Pros: Creative new game that all ages can enjoy.
Cons: No real connection to Sorry! Takes a lot of room
The Bottom Line:
Slide down your alley
Score all the points that you can
Not Sorry!; still fun
Sorry! Sliders - Shuffleboard for Your Kitchen Table
I must admit I don't pay too much attention to games in stores these days, so I hadn't heard of Sorry! Sliders before I got it at a gift exchange last Christmas. I started looking at the back of the box and became excited because it sounded like fun. I've only played it a couple of times, but I've enjoyed it.
Those looking for a huge connection to the classic game sorry will be disappointed. The tokens look similar and you can wind up back at start, but that's about it.
You have two sets of tokens for this game. One set has a flat bottom and is used to keep score on your score card. The other has a small roller on the bottom and is used on the main board.
The main board consists of a target and one to four ramps (depending on the number of players) attached to it. Everyone takes turns sliding their token with rollers down their ramp to the middle. The closer you get to the middle, the higher your score is. Of course, the other pieces can bump your piece out of their spot and into another scoring zone. After the round is over, you move your pieces on the scoring board closer to the finish line. But watch out, if your slider goes off the board or into the corners, Sorry! your piece furthest along on the scoring board goes all the way back to the beginning.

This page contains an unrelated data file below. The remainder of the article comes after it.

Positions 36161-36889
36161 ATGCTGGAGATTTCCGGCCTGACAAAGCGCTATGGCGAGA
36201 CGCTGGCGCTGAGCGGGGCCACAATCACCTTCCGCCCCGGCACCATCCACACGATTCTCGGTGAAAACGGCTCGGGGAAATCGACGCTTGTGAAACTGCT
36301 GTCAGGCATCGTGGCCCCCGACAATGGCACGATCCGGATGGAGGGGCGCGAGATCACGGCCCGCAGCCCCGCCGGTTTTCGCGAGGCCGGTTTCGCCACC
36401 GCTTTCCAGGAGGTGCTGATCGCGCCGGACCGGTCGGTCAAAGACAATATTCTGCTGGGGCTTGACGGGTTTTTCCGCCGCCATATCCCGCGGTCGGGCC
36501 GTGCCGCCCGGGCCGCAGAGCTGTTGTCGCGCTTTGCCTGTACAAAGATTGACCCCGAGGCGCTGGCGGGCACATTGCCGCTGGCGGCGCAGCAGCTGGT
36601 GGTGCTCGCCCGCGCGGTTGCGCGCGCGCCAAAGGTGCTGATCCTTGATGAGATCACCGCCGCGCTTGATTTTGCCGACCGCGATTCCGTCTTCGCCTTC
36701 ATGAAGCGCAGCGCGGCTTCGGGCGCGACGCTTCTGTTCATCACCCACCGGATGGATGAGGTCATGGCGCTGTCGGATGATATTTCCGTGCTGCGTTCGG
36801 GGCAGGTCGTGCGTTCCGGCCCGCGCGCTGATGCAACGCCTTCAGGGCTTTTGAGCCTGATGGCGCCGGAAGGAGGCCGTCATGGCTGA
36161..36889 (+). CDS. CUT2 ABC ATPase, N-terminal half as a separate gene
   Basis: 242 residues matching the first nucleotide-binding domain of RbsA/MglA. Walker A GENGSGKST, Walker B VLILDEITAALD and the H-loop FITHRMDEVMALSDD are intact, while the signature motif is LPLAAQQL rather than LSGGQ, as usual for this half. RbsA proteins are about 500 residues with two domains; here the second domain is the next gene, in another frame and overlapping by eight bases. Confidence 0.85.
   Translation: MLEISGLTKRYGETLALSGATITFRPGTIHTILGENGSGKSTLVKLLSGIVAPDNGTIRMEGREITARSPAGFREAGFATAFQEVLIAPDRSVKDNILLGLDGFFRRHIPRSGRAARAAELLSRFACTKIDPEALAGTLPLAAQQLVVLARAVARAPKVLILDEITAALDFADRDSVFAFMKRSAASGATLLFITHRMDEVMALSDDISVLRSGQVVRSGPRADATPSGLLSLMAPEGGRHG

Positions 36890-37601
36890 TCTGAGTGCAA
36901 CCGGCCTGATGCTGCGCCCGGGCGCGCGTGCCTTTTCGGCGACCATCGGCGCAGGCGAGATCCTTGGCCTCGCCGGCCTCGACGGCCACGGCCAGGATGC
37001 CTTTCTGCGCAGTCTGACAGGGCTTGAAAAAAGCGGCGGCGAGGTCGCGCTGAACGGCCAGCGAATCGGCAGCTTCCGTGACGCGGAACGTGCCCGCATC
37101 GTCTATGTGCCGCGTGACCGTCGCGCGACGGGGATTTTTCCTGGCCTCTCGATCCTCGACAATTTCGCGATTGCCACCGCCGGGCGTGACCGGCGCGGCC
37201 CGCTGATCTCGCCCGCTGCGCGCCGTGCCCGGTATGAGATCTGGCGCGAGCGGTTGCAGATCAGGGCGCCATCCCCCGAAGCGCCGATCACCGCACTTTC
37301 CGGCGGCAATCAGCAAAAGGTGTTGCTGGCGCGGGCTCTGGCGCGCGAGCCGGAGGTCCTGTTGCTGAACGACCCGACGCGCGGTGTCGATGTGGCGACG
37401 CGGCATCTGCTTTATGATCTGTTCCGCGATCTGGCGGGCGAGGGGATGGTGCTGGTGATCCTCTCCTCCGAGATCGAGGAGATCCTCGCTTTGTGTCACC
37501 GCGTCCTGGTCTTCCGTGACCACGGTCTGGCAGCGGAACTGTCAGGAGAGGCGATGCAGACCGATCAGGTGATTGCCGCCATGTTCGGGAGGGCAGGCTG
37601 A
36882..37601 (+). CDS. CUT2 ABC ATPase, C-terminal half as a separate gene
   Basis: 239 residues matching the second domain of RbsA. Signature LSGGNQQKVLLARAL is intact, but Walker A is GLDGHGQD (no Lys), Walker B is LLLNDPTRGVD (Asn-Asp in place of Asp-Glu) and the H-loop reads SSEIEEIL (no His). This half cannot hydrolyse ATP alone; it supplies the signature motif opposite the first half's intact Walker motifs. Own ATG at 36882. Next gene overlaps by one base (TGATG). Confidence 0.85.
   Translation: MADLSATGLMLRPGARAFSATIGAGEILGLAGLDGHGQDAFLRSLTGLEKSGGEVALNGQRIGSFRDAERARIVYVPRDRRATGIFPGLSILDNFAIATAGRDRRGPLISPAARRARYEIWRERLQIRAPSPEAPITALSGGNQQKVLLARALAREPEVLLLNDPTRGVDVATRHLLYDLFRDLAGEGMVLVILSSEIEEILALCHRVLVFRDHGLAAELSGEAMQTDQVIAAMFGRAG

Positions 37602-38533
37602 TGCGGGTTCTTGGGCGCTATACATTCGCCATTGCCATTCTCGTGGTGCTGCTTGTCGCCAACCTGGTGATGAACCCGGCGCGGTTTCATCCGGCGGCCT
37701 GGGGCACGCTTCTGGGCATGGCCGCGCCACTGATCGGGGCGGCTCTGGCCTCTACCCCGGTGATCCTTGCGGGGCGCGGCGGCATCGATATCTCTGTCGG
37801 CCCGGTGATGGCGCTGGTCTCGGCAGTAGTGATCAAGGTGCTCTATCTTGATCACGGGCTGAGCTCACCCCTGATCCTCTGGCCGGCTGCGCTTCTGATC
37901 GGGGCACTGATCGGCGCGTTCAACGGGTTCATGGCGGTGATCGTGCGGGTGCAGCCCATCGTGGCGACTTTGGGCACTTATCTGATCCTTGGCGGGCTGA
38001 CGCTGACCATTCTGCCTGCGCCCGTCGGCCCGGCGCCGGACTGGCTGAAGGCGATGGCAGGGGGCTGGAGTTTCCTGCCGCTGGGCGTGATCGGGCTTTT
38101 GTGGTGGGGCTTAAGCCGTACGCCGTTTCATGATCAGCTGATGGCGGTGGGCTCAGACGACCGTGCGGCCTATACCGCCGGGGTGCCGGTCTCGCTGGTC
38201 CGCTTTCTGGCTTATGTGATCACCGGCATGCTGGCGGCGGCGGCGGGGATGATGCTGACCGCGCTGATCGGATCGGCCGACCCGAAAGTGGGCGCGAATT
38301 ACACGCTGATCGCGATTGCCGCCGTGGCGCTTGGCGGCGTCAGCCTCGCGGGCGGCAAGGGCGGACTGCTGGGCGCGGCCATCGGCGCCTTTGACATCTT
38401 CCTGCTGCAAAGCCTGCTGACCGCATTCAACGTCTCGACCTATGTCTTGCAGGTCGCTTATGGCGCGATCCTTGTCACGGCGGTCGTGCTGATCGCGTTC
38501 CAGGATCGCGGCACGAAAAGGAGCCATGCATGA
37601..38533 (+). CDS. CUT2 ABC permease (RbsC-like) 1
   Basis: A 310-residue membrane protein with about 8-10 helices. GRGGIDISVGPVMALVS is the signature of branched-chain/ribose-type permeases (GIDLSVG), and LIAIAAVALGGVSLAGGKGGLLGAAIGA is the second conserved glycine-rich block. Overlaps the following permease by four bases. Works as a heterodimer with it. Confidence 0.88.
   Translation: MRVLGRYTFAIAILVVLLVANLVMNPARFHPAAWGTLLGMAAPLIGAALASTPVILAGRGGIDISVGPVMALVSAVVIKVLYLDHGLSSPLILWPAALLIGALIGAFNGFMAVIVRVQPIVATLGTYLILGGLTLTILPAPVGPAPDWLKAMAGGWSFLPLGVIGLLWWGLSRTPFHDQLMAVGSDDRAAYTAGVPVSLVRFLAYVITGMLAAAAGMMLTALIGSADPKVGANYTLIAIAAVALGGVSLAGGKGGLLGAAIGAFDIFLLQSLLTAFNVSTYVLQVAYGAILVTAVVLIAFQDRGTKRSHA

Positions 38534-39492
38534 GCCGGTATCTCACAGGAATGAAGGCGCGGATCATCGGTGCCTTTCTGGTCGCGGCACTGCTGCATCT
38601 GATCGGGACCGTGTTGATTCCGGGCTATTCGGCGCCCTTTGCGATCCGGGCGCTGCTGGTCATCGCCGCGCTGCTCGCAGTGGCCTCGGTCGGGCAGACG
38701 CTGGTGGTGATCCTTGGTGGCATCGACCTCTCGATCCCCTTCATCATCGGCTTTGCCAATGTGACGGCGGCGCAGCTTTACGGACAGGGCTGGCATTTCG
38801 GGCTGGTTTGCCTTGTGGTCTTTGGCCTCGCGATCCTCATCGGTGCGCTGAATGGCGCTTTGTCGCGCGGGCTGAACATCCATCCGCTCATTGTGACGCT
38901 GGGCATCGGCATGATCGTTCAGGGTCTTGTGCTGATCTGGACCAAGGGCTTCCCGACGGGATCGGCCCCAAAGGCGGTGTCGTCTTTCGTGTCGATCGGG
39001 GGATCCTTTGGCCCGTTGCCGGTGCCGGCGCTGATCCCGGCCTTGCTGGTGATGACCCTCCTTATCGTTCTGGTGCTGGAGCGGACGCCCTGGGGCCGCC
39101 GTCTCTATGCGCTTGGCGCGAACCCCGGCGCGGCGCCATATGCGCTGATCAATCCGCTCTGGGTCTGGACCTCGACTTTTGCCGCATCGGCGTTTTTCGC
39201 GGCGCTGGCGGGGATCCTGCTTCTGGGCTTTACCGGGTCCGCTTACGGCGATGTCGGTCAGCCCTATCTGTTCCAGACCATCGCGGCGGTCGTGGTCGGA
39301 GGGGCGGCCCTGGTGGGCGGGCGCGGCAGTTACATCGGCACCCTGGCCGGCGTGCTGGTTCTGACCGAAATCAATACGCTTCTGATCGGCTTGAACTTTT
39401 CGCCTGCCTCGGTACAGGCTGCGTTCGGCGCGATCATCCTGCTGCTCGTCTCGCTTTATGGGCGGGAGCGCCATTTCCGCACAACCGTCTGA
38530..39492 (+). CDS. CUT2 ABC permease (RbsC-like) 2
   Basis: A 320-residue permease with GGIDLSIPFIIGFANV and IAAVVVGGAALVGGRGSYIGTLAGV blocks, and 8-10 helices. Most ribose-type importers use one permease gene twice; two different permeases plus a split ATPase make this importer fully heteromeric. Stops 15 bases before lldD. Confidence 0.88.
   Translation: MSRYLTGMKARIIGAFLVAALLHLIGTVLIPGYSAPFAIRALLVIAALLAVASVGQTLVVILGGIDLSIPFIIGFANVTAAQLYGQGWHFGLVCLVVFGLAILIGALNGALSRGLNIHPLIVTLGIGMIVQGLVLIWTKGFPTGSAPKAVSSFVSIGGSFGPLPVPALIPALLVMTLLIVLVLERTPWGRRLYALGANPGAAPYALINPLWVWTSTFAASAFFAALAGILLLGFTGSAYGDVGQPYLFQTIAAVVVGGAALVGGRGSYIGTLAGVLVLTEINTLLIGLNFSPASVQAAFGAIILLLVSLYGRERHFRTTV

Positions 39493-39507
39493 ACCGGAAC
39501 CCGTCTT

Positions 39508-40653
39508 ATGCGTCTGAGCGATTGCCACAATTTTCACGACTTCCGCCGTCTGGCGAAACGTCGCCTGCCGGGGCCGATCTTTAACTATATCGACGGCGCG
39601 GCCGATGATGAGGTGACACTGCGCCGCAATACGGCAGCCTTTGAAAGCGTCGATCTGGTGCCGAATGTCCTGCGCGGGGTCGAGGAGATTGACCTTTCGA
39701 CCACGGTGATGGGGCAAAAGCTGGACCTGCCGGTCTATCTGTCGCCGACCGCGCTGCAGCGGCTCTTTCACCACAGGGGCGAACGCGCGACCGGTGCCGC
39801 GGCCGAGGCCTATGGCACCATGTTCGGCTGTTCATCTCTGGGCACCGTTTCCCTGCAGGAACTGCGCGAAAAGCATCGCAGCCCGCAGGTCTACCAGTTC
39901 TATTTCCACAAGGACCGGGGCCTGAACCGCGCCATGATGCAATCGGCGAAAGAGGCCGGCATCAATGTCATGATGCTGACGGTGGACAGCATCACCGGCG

The game is officially designed for ages six and up, and I think that's a pretty good target age. All you really need to be able to do is slide the pieces and count. Even then, someone can help with the counting. One rule designed to help with a younger group is that if a piece is on a line between two scoring zones, you always get the higher score. That's a very nice touch to avoid arguments. I've only played it with adults, but we got quite addicted to it.
The game offers four different scoring targets. Some offer areas that automatically send a piece to the finish line, others offer spots that automatically send yours back to the start. These variations also help extend the interest in the game. Yes, you might be sliding a token down the ramp, but it's not quite the same when you are trying to aim differently. And some of the variations make the game downright hard.
Speaking of hard, one suggestion they have is to put all four ramps together. My roommate tried that one time with a friend. Their simple game lasted over an hour because they had a hard time getting to the scoring zone.
The game does take up more room than a standard board game. By the time you add the ramps to the scoring square, you need a decent sized kitchen table or plenty of floor space to make it work.
I'm glad I came home with Sorry! Sliders. It's a different game that is highly entertaining. This is one I'll be playing for some time to come.